Pepco Addresses Smart Meter Issues With Bill Adjustments | WAMU 88.5 - American University Radio

WAMU 88.5 : Morning Edition

Pepco Addresses Smart Meter Issues With Bill Adjustments

Union set ot vote on new contract with utility

Play associated audio

The union representing Pepco workers has reportedly reached a contract agreement with the electric utility, which could avert a possible strike. Union members must still okay the pact, which was reached after lengthy negotiations. Meanwhile, Pepco is fixing bills for some Montgomery County customers after they were overcharged when the utility switched their meters recently. 

The overcharges occurred after Pepco replaced older meters with new so-called "smart meters" in certain areas of the county, though not all of the new machines in these cases were Smart meters. Pepco isn't blaming the meters for the problems, but rather billing estimates used to tabulate rates while the new meters were being installed. 

Smart meters are an example of an upgrade that in the future could mean higher bills for customers under a plan released last week by Maryland Gov. Martin O'Malley. 

A task force issued a report to the governor recommending utilities be allowed to impose surcharges on ratepayers bills every time an infrastructure or maintenance upgrade is made. Montgomery County Council president Roger Berliner says he supports much of what was recommended in the report, except for the surcharges.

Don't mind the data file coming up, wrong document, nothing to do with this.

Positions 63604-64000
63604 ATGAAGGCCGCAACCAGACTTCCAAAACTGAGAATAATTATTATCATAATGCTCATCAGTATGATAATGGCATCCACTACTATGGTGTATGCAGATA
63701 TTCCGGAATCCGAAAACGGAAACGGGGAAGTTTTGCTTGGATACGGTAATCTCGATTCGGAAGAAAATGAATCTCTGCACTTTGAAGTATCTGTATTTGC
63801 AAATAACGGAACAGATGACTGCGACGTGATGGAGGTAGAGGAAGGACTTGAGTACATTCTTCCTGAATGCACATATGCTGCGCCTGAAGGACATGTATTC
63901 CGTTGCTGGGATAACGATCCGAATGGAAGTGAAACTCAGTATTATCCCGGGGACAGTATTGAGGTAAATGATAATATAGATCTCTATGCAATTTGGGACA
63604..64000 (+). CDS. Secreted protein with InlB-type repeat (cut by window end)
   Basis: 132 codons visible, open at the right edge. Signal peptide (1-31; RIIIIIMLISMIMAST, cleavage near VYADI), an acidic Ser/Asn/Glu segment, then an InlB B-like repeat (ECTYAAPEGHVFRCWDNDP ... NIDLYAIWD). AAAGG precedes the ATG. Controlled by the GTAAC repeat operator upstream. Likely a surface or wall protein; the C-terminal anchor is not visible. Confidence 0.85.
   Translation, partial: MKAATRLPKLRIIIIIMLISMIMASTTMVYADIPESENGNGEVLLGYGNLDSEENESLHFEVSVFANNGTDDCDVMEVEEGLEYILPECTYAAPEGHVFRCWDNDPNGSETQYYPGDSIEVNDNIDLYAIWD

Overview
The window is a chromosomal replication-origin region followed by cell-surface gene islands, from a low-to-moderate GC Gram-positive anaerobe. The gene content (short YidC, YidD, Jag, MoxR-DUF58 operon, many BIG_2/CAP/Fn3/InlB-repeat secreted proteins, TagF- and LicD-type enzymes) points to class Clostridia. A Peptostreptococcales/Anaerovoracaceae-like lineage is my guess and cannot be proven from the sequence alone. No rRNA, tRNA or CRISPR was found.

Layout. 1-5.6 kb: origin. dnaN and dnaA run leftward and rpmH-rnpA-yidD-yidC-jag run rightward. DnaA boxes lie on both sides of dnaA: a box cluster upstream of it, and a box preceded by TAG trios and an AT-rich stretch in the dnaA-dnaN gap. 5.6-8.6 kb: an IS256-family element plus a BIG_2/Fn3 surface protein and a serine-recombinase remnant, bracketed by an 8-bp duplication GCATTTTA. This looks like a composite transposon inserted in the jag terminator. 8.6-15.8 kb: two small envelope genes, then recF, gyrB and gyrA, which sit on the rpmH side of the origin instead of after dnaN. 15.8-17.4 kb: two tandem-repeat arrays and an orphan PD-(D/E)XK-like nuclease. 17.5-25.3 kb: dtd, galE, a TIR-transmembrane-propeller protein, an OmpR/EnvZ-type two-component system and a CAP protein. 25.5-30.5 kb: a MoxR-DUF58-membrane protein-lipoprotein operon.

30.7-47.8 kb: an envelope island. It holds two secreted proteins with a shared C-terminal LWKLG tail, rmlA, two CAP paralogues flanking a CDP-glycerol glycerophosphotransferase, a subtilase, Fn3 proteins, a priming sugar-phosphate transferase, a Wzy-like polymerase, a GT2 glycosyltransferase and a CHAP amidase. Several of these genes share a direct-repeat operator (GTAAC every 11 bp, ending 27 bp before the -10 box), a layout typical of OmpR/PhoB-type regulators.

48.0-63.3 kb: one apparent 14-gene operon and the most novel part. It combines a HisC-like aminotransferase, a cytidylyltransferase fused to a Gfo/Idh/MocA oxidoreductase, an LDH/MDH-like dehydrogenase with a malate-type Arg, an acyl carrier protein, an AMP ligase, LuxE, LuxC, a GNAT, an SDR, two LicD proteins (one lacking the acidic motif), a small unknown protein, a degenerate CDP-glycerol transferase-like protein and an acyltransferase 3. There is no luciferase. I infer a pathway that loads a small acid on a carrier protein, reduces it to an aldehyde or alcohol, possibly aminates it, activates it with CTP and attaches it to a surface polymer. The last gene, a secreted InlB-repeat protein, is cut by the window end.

"I think the governor is in the right church, but the wrong pew with respect to this issue," Berliner says. "I think what you really want to focus on are results. You don't want to focus on investments, because you don't know whether those investments are going to bring about the results you want."

The state public service commission will make the final decision on whether the report's recommendations are adopted. 

NPR

Impressionist Hero Édouard Manet Gets The Star Treatment In Los Angeles

Manet was not himself an Impressionist, but he mightily influenced the movement. Two of his paintings are now in L.A. The Railway is making its West Coast debut, and Spring just sold for $65 million.
NPR

Stone Age Britons Were Eating Wheat 2,000 Years Before They Farmed It

Scientists have recovered cultivated wheat DNA from an 8,000-year-old submerged site off the British coast. The finding suggests hunter-gatherers were trading for the grain long before they grew it.
WAMU 88.5

Paycheck Politics And The Homeland Security Bill

Homeland Security Secretary Jeh Johnson is blasting Republicans who claim that the department's workers can weather a temporary shutdown if Congress can't finish legislation to fund the department by the end of Friday.

NPR

'Ballot Selfies' Clash With The Sanctity Of Secret Polling

New Hampshire is the first state to outlaw voting booth selfies. Some call the ban unconstitutional and are challenging it in court. Others argue selfies compromise privacy and enable voter coercion.

Leave a Comment

Help keep the conversation civil. Please refer to our Terms of Use and Code of Conduct before posting your comments.